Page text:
The Crime Writers Association (CWA) completed its 2010 award presentations yesterday, November 4th, with the selection of the winner of the 2010 Historical Dagger, better known as the Ellis Peters Award. Rory Clements received this prize for his book Revenger (John Murray), the second volume in his John Shakespeare series that he sets in Elizabethan England.
John Shakespeare, an investigator who must unravel the many intrigues that beset Queen Elizabeth’s court, made his debut in Clements’ 2009 work, Martyr. He will return in a third book, Prince, scheduled to be released next year.
C.J. Sansom’s Heartstone (Shardlake series, book 5: Mantle), another book in a series set in 16th century England, was declared the runner up. Sansom’s series follows the cases of lawyer Matthew Shardlake and his assistant, Jack Barak.
According to a judging panel consisting of Sir Bernard Ingham, Barry Forshaw, Jake Kerridge, Eileen Roberts and Geoffrey Bailey, having two such strong contenders for the award was unexpected. “Two books were very close, which was unusual, and overall the standard was incredibly high,” the CWA website quoted the judges as saying.
CWA chair Tom Harper agreed. “The Ellis Peters Award has seen the judges given a really tough choice,” he remarked. “The strength of the field confirms the robust health of historical fiction.”
Four additional titles made the shortlist for the award. They were Washington Shadow by Aly Monroe (Peter Cotton series, book 2: John Murray); Heresy by S J Parris (Giordano Bruno series, book 1: HarperCollins ); Anatomy of Ghosts by Andrew Taylor (Michael Joseph); and To Kill A Tsar by Andrew Williams (John Murray).
The Ellis Peters Award is named in honor Edith Mary Pargeter, who wrote the Brother Cadfael medieval mystery series under the pen name Ellis Peters. The £3,000 prize has been awarded annually since 1999 to the best historical crime novel set up to 35 years prior to the year the award is issued. In 2009, Philip Kerr received the award for If the Dead Rise not, a Bernard Gunther novel set in World War II Germany.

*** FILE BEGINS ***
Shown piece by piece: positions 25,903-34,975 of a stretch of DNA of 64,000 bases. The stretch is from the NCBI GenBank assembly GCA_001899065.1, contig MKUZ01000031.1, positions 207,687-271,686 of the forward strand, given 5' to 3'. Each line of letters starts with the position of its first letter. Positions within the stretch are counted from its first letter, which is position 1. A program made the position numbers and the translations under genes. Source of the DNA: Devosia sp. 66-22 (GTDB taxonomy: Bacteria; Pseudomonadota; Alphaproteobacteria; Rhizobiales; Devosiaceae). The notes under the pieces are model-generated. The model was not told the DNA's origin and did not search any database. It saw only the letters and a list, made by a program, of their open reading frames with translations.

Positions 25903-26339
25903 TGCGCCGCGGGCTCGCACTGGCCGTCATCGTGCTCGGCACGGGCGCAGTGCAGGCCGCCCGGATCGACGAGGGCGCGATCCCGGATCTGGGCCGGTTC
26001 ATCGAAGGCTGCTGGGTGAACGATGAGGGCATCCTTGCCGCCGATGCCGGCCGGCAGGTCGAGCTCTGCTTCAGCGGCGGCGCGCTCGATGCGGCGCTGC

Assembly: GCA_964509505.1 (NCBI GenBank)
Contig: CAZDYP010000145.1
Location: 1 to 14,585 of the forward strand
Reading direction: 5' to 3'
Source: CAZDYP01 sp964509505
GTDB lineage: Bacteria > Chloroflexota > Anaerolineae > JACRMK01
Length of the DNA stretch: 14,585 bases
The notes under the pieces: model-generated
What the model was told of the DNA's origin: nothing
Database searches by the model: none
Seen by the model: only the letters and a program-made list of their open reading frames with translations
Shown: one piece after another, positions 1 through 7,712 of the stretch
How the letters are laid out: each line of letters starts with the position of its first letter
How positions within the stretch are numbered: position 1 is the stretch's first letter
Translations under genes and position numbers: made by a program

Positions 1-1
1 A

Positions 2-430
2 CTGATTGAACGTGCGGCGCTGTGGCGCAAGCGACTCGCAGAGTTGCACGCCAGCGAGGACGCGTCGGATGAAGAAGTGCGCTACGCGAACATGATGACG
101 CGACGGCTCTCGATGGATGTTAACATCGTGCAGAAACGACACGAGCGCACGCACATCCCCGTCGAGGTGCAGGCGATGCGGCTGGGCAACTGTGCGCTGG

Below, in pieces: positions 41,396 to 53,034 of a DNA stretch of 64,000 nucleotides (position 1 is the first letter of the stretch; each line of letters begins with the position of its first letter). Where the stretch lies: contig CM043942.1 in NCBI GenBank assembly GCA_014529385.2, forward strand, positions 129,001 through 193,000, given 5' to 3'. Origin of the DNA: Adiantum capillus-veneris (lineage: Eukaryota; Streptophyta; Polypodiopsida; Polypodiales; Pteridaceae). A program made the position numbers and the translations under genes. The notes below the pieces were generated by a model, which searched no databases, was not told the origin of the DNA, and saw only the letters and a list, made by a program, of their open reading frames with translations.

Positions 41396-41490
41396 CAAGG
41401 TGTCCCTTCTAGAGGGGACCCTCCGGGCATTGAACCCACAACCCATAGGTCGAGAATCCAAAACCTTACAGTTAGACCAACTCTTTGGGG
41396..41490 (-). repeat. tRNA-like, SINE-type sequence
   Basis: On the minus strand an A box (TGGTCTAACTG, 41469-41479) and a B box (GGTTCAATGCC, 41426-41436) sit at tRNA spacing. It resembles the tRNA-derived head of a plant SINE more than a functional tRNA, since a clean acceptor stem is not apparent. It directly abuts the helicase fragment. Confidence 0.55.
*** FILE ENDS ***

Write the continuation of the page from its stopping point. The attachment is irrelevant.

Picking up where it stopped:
Earlier this year, Great Britain’s Crime Writers Association presented its other awards for excellence in crime fiction. In January Val McDermid received its Cartier Diamond Dagger for lifetime achievement;
In June, at the Theakstons Old Peculier Crime Writing Festival, five other award winners were named. Johan Theorin accepted CWA’s International Dagger for The Darkest Room (Oland series, book 2). Ariana Franklin (Mistress of the Art of Death series) received the 2010 Dagger in the Library. Ruth Dudley Edwards won the Non-Fiction Dagger for her book, Aftermath: The Omagh Bombing & the Families’ Pursuit of Justice. Robert Ferrigno won the 2010 Short Story Dagger for “Can You Help Me Out There,” and Patrick Eden won the Debut Dagger for the opening chapter of A Place of Dying.
Most recently, at the October Specsavers Crime Thiller Awards broadcast Belinda Bauer was named the winner of Gold Dagger for Best Crime Novel of 2010 for Blacklands (Corgi). Simon Conway accepted the Ian Fleming Steel Dagger for the Best Thriller of 2010 for A Loyal Spy (Hodder & Stoughton), and Ryan David Jahn won the John Creasey (New Blood) Dagger for the Best New Crime Writer of the Year for Acts of Violence (Macmillan New Writing).